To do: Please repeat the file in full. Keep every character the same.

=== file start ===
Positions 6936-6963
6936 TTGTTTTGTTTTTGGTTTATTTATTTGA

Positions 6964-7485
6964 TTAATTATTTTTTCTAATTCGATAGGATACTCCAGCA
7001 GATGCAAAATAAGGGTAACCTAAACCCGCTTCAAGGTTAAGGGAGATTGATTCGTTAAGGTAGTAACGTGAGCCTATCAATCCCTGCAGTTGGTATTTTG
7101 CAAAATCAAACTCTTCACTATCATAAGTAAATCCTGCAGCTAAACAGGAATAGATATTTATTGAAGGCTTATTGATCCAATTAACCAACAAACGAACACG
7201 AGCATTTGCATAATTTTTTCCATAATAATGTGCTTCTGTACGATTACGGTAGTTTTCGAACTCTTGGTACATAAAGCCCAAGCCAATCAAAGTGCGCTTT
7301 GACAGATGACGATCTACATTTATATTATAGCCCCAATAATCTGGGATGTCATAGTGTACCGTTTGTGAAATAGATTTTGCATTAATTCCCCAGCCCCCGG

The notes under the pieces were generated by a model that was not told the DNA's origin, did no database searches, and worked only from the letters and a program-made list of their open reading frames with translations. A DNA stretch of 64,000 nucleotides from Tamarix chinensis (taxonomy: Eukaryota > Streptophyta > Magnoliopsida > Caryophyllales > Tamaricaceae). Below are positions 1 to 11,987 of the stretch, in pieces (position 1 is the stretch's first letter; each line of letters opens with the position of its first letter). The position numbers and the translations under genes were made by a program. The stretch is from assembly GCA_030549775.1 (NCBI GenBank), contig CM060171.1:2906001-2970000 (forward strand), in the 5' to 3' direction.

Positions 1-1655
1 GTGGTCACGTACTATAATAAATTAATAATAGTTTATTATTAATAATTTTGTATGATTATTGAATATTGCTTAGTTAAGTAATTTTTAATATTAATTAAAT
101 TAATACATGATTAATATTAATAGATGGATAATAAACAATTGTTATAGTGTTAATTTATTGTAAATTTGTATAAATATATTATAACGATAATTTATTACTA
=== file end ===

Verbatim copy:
Positions 6936-6963
6936 TTGTTTTGTTTTTGGTTTATTTATTTGA

Positions 6964-7485
6964 TTAATTATTTTTTCTAATTCGATAGGATACTCCAGCA
7001 GATGCAAAATAAGGGTAACCTAAACCCGCTTCAAGGTTAAGGGAGATTGATTCGTTAAGGTAGTAACGTGAGCCTATCAATCCCTGCAGTTGGTATTTTG
7101 CAAAATCAAACTCTTCACTATCATAAGTAAATCCTGCAGCTAAACAGGAATAGATATTTATTGAAGGCTTATTGATCCAATTAACCAACAAACGAACACG
7201 AGCATTTGCATAATTTTTTCCATAATAATGTGCTTCTGTACGATTACGGTAGTTTTCGAACTCTTGGTACATAAAGCCCAAGCCAATCAAAGTGCGCTTT
7301 GACAGATGACGATCTACATTTATATTATAGCCCCAATAATCTGGGATGTCATAGTGTACCGTTTGTGAAATAGATTTTGCATTAATTCCCCAGCCCCCGG

The notes under the pieces were generated by a model that was not told the DNA's origin, did no database searches, and worked only from the letters and a program-made list of their open reading frames with translations. A DNA stretch of 64,000 nucleotides from Tamarix chinensis (taxonomy: Eukaryota > Streptophyta > Magnoliopsida > Caryophyllales > Tamaricaceae). Below are positions 1 to 11,987 of the stretch, in pieces (position 1 is the stretch's first letter; each line of letters opens with the position of its first letter). The position numbers and the translations under genes were made by a program. The stretch is from assembly GCA_030549775.1 (NCBI GenBank), contig CM060171.1:2906001-2970000 (forward strand), in the 5' to 3' direction.

Positions 1-1655
1 GTGGTCACGTACTATAATAAATTAATAATAGTTTATTATTAATAATTTTGTATGATTATTGAATATTGCTTAGTTAAGTAATTTTTAATATTAATTAAAT
101 TAATACATGATTAATATTAATAGATGGATAATAAACAATTGTTATAGTGTTAATTTATTGTAAATTTGTATAAATATATTATAACGATAATTTATTACTA